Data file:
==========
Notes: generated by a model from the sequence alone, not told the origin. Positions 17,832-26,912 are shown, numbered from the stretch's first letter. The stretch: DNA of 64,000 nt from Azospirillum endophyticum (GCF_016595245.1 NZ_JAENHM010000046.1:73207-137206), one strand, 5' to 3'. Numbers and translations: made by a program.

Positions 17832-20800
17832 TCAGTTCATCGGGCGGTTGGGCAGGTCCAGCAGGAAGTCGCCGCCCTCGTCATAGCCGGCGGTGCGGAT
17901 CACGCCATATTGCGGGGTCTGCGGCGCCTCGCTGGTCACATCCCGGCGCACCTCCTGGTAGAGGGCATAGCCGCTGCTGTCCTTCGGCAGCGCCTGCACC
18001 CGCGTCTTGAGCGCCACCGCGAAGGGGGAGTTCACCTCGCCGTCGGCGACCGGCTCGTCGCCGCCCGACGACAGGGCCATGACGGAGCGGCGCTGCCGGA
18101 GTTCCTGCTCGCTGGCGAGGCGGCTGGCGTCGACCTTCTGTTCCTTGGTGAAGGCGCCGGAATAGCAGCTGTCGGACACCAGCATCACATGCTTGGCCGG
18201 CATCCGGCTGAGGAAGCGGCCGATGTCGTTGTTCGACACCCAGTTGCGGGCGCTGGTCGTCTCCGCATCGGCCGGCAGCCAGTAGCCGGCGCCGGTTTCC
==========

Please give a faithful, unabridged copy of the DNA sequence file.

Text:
Notes: generated by a model from the sequence alone, not told the origin. Positions 17,832-26,912 are shown, numbered from the stretch's first letter. The stretch: DNA of 64,000 nt from Azospirillum endophyticum (GCF_016595245.1 NZ_JAENHM010000046.1:73207-137206), one strand, 5' to 3'. Numbers and translations: made by a program.

Positions 17832-20800
17832 TCAGTTCATCGGGCGGTTGGGCAGGTCCAGCAGGAAGTCGCCGCCCTCGTCATAGCCGGCGGTGCGGAT
17901 CACGCCATATTGCGGGGTCTGCGGCGCCTCGCTGGTCACATCCCGGCGCACCTCCTGGTAGAGGGCATAGCCGCTGCTGTCCTTCGGCAGCGCCTGCACC
18001 CGCGTCTTGAGCGCCACCGCGAAGGGGGAGTTCACCTCGCCGTCGGCGACCGGCTCGTCGCCGCCCGACGACAGGGCCATGACGGAGCGGCGCTGCCGGA
18101 GTTCCTGCTCGCTGGCGAGGCGGCTGGCGTCGACCTTCTGTTCCTTGGTGAAGGCGCCGGAATAGCAGCTGTCGGACACCAGCATCACATGCTTGGCCGG
18201 CATCCGGCTGAGGAAGCGGCCGATGTCGTTGTTCGACACCCAGTTGCGGGCGCTGGTCGTCTCCGCATCGGCCGGCAGCCAGTAGCCGGCGCCGGTTTCC